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On Wednesday morning, the Library of Congress announced its latest slate of movies selected for permanent safekeeping in the National Film Registry. As always, the picks varied widely. The National Film Registry’s class of 2017 includes Dumbo (1941), The Goonies (1985), Die Hard (1988), Field of Dreams (1989), and Titanic (1997), plus the home movies of a Mexican-American family of life in Corpus Christi, Texas in the 1920s.

Originally established in 1988, the National Film Preservation Act tasks the board with selecting American films that are “culturally, historically, or aesthetically" significant. They can pick up to 25 per year, and the movies must be at least 10 years old. The National Film Preservation Board is made up of representatives from a number of industry organizations, including the Academy of Motion Picture Arts and Sciences, the Directors Guild of America, and the National Society of Film Critics. With the new selections, there are 725 films in the registry.

Selection for the registry is an honor, of course, but what does it mean beyond that? How does the Library of Congress, the U.S. legislature’s storage agency for documents and media, go about preserving movies?

According to Steve Leggett, program coordinator for the National Film Preservation Board, selection implores the Library of Congress to get the best possible copy of the film in its original format and store it in their vaults at the National Audio-Visual Conservation Center in Culpeper, Virginia. This ensures the film will be available to future generations.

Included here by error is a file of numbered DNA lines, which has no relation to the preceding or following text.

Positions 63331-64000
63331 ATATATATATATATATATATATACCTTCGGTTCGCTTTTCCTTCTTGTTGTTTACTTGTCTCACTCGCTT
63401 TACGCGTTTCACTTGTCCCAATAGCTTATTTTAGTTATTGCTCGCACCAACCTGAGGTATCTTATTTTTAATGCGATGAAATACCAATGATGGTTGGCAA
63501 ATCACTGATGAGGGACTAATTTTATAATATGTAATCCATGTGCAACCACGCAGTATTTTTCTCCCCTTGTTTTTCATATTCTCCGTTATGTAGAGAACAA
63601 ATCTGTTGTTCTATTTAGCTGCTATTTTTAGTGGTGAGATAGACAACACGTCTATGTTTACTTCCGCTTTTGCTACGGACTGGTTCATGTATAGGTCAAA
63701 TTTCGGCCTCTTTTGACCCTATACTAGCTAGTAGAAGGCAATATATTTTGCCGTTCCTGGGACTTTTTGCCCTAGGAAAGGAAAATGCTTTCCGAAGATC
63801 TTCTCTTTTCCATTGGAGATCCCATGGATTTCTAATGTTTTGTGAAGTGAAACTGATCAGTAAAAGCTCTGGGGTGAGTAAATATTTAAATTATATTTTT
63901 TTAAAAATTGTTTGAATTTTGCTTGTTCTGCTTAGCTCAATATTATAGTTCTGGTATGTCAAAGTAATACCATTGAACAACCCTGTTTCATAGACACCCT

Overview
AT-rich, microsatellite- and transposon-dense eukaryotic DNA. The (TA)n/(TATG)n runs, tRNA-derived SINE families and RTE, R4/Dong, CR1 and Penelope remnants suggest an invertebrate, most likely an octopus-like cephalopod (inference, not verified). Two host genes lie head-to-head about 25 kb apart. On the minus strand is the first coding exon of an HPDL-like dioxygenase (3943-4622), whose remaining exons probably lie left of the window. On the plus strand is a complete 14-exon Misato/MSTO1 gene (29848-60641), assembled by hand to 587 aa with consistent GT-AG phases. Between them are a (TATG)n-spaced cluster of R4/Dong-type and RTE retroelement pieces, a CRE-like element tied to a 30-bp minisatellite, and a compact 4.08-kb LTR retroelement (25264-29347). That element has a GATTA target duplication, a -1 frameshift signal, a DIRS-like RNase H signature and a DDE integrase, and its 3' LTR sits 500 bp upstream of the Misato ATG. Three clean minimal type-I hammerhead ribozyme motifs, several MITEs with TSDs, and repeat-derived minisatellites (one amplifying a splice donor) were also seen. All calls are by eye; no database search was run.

For Hollywood movies, the process is usually pretty easy. “We simply ask the studio to donate a copy,” Leggett told Mental Floss in 2015. In some cases, that isn’t even necessary. The Library of Congress has more than 1 million films on file, many of them sent by studios or filmmakers for the sake of copyright registry. When the original Star Wars was selected in 1989, Leggett says, congressional librarians simply checked that the 35 millimeter print submitted with Lucasfilm’s copyright application was in good shape. It was, so no further action was needed.

For older and more esoteric selections like newsreels, silent films, documentaries, and early technical achievements in filmmaking, Leggett says the library often seeks out a copy from the community of preservationists. Universities, private foundations, and hobbyists that preserve old films might get a call from the Library of Congress if they have a good copy of a National Film Registry selection. In rare cases, the library will barter for the film, using redundant materials on its shelves. Other times, it will make a copy or pay the archivist to make a new 35 millimeter copy for them. The Culpeper facility stores nitrate prints, the original film stock for many early movies, in specialty lockers because the material is highly volatile and flammable.

Silent films can be tricky because studios often released, revised, and then re-released versions of the film. When one is selected, Library of Congress archivists collect as many aspects and versions of the film as they can, which might mean contacting several studios and archivists.

Of particular challenge in 2015 was the induction of Symbiopsychotaxiplasm: Take One, William Greaves’s quasi-documentary of his 1968 theatrical project staged in Central Park. The film was screened often through the years, as Greaves gained a cult following. It was released on DVD in 2006, but the National Film Preservation Act specified that the library should seek a copy in the original format, which it didn’t have. Leggett said Greaves’s 1968 original cut was “lost,” but the library worked with the late filmmaker's estate to create a new 35 millimeter version that resembled it.

The Audio-Visual Conservation Center itself, buried on a mountainside, has storage space controlled to stay cool and dry. “A film could survive for hundreds of years there,” Leggett says. He admits the audiovisual center wouldn’t survive a nuclear strike—in the event of World War III, the world might lose its best copy of Buster Keaton’s The General—“but it did survive an earthquake with all materials intact.”